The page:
Letter from Publisher
I want to give a shout out to local photographer Adriana Fernandez for this month’s incredible cover photo, which she took at the Monarch Butterfly Biosphere Reserve, in Michoacán, Mexico. Adriana is a social scientist and former Monarch Coordinator at the Field Museum’s A Monarch’s View of the City research project.
With spring now here, monarch butterflies (Danaus plexippus) have started their multigenerational migration from the overwintering forests in the reserve near Mexico City, through the southeastern U.S. and to our temperate zones for the summer. All along their journey, monarchs are vital pollinators for native plants and crops. But did you know that accumulating factors in the past 20 years have caused a steep decline in monarch populations, and the familiar butterfly we so know and take for granted could disappear in our lifetimes if active steps aren’t taken?
The Xerxes Society (Xerces.org) calls the rapid decrease of the monarch population an epic migration on the verge of collapse. “In the 1990s, nearly 700 million monarchs made the epic flight each fall; now only a fraction of the population remains, a decline of more than 80 percent has been seen in central Mexico and a decline of 74 percent has been seen in coastal California.”
From critical loss of habitat and food sources due to agriculture, development and mowing along our major roadways to pesticides, parasites, climate change, deforestation and other factors, monarch numbers—along with those of other native pollinators like bumblebees—have dropped at an alarming rate. The encouraging news is that since scientists know in real time that this is happening, actions can be taken and we can all get involved now to try to save the monarch from extinction. Here are a few ideas to help us get started right away.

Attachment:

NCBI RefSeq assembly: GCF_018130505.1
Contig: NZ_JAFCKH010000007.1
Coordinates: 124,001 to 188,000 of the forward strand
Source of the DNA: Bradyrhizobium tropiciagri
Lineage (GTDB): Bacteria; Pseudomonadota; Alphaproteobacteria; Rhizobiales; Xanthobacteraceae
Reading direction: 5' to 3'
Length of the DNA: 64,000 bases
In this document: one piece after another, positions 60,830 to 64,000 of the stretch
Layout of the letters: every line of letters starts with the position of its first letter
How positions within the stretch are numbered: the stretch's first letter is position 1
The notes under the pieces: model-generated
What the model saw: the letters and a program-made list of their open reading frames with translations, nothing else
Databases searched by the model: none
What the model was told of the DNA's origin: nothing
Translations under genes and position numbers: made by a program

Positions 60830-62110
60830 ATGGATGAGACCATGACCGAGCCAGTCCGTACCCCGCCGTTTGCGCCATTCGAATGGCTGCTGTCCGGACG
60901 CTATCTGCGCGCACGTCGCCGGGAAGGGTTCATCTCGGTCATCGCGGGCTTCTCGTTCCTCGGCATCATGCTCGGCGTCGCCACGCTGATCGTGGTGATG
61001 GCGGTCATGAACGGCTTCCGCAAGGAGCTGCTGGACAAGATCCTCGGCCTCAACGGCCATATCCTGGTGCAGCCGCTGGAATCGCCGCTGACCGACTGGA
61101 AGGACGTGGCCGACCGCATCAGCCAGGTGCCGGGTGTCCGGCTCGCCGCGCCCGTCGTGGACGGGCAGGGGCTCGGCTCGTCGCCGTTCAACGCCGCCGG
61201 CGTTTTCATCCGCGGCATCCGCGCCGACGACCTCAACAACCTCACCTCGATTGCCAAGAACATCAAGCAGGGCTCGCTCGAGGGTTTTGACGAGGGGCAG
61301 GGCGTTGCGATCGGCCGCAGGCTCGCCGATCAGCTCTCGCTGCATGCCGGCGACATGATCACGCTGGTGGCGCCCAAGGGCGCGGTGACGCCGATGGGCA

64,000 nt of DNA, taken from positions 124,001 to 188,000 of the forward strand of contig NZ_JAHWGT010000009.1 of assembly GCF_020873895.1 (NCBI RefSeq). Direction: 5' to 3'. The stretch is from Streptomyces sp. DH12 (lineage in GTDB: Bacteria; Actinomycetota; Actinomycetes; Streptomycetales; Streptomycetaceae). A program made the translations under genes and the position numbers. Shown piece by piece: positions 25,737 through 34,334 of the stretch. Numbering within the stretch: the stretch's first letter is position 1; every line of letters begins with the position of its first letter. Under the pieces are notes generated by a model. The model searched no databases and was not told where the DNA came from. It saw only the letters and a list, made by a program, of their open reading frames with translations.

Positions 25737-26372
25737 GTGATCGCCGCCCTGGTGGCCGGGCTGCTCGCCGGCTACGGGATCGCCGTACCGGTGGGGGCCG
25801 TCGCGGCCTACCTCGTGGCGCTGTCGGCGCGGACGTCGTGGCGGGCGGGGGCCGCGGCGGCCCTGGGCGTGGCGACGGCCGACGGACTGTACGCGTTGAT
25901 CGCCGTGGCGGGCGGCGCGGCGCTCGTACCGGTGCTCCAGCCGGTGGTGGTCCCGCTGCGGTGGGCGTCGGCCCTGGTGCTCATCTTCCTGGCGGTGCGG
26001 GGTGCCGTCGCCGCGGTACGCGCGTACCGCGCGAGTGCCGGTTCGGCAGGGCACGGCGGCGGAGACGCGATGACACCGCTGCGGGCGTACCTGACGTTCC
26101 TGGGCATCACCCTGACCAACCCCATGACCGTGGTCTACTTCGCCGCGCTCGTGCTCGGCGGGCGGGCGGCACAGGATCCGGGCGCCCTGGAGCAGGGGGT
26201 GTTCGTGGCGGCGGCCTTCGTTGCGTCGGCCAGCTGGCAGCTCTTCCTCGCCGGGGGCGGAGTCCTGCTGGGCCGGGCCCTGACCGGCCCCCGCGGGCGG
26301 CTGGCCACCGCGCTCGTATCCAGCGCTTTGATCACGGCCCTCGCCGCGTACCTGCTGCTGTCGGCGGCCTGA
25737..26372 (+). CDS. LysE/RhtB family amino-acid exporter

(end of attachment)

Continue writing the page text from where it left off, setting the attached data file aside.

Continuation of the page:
If you’re one to roll up your sleeves, become a volunteer citizen scientist, working with organizations like the Xerxes Society and Monarch Watch (MonarchWatch.org) to help monitor local populations. If you’re politically inclined, work with the Sierra Club (SierraClub.org) or other environmental groups that affect policy, learn the issues and get the message to your government representatives. The website MonarchJointVenture.org has many resources for getting involved nationally and locally. Volunteer with the Field and Peggy Notebaert Nature museums, as well as other public and municipal institutions. Financial support is also needed.
Make your yard a butterfly oasis by adding native plantings to your yard, including Midwest species of milkweed (the only plant on which monarchs lay their eggs). Many nurseries and online sources carry the plants, as well as butterfly weed and other nectar sources for adult monarchs. Don’t have a garden? Work with your park districts, schools, municipalities and even workplaces to create butterfly- and pollinator-friendly gardens that are pesticide-free.
Efforts are underway to create an Illinois monarch license plate that will help fund the planting of milkweed roadside habitat in Illinois. If enough people sign up at ILEnviro.org/monarch, the monarch plate decal will become a reality.
It’s not just one group or change that’s going to make a difference, it’s all of the initiatives and then some, together through their combined weight that will rescue our pollinators, and ultimately, ourselves. As my friend and colleague Mike Nowak states, “It’s time for the indivisible movement for monarchs, which, along with our other native pollinators, are in a lot more danger than we even realized.”
Happy Earth Month and Happy Spring!